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Elections draw attention to change in Union finances over past two years

Published: March 21, 2008
Section: Front Page


In the fall of 2006, Choon Woo Ha ’08 was elected Union Treasurer in a special election after Harrison Chizek ’07 was forced to leave the university. Ha’s tenure has marked significant change in the position of Union Treasurer.

He has overseen the application of the SAF amendment passed in the spring of 2006 and more recently instituted a policy wherein clubs funded by F-board cannot charge students entrance fees for their events. Ha will step down upon his graduation. A replacement will be elected this spring.

The SAF amendment, drafted in part by Ha’s predecessor, Chizek, changed the way secured clubs are funded and prevented clubs from retaining rollover money.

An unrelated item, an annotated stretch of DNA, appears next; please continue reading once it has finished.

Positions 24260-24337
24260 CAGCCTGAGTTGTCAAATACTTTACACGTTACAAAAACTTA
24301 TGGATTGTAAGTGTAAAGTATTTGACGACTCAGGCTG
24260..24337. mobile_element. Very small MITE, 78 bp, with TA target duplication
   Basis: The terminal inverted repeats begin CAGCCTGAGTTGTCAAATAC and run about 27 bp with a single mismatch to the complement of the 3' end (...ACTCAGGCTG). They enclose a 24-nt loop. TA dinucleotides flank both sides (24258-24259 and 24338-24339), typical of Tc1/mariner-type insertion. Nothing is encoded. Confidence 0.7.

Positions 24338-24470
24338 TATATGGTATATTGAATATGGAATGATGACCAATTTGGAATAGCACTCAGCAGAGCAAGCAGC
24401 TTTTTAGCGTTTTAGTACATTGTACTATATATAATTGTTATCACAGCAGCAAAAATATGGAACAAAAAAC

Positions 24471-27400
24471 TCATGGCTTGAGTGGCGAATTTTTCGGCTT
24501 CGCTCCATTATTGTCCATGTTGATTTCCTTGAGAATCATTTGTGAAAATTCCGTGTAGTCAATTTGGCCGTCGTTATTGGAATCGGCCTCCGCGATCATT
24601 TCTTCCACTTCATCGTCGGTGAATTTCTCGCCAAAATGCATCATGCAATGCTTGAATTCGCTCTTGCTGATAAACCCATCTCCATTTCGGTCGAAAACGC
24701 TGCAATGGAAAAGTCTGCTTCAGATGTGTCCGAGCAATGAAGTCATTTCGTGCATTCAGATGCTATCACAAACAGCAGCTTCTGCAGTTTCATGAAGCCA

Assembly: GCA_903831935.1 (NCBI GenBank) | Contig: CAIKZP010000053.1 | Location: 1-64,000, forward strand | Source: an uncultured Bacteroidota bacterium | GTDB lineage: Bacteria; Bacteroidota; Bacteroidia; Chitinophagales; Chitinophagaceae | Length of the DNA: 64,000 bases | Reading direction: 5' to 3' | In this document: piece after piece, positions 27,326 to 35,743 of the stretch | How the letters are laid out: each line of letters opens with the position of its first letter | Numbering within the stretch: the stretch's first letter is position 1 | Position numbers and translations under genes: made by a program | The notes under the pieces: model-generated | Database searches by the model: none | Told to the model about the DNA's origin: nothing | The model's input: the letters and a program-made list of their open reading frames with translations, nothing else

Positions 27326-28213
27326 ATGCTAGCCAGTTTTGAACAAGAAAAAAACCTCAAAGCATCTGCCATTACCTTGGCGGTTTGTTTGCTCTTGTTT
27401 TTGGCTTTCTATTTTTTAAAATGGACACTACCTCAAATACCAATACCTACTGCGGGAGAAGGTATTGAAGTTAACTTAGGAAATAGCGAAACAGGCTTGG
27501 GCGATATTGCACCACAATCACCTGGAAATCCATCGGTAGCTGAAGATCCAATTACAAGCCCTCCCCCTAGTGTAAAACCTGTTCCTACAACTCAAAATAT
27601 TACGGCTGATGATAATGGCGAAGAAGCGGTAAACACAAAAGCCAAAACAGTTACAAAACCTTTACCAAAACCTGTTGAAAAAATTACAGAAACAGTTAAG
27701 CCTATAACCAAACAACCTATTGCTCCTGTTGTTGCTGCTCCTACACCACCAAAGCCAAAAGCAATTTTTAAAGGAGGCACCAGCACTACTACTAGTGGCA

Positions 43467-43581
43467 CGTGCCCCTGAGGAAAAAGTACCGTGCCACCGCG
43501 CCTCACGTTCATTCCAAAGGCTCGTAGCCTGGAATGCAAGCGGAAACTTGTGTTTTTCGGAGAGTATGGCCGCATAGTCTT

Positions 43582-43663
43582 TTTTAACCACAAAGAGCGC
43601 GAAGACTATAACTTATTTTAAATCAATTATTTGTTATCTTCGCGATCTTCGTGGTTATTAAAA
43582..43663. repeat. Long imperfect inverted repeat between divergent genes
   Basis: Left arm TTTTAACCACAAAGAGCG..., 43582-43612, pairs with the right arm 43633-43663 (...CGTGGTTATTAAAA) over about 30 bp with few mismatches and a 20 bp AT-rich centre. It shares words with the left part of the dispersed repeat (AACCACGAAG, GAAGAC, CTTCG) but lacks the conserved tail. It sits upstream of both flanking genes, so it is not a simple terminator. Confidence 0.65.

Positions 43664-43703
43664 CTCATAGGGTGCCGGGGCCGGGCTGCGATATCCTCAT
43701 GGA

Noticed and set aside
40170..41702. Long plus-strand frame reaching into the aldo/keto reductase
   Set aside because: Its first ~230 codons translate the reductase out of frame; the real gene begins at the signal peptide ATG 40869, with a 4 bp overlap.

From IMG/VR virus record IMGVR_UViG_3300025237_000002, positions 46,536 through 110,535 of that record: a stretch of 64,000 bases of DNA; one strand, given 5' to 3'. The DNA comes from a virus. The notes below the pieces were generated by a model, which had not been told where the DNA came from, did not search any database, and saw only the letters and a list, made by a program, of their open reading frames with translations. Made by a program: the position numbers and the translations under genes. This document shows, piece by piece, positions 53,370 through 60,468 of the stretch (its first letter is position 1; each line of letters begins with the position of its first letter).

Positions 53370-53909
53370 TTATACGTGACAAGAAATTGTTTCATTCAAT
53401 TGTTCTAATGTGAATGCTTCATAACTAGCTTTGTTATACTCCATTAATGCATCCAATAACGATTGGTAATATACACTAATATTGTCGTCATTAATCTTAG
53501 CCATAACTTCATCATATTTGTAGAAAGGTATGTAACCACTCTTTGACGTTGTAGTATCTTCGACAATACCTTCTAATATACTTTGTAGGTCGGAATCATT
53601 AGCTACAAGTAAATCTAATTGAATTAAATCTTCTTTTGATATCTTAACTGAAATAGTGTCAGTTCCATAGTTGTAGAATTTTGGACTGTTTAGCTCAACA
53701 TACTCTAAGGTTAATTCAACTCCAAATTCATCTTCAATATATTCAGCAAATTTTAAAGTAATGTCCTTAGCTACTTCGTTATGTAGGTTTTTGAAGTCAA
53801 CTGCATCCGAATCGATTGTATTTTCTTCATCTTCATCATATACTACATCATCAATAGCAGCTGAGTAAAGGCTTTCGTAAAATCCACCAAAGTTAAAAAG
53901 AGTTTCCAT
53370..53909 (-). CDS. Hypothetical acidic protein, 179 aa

The SAF amendment marked the beginning of an evolution in Union finances, including this year’s creation of the Office of the Treasurer. These recent reforms were aimed at increasing financial organization, accountability and finally, manageability.

The popular rumor that Brandeis saw 10 treasurers in five years is untrue, Union Advocate Brian Paternostro ’08 explained, citing budget records dating back to 1998.

“In the last six years,” he said, “there has only been one treasurer who has been elected who did not finish his term.”

Nonetheless, Aaron Gaynor ’07, who served as Union Treasurer during the 2004-2005 school year, explained via e-mail, “the single biggest problem during my tenure was the amount of work associated just with the day-to-day. This ‘extracurricular’ became more like a job and was simply exhausting.”

When Budget Analyst in the Division of Students and Enrollment Stephen Costa, was hired in January of 2006, he too noticed the Treasurer’s overwhelming load. He remarked, “there were so many transactions going through and it was just one person. It was getting to be too much.”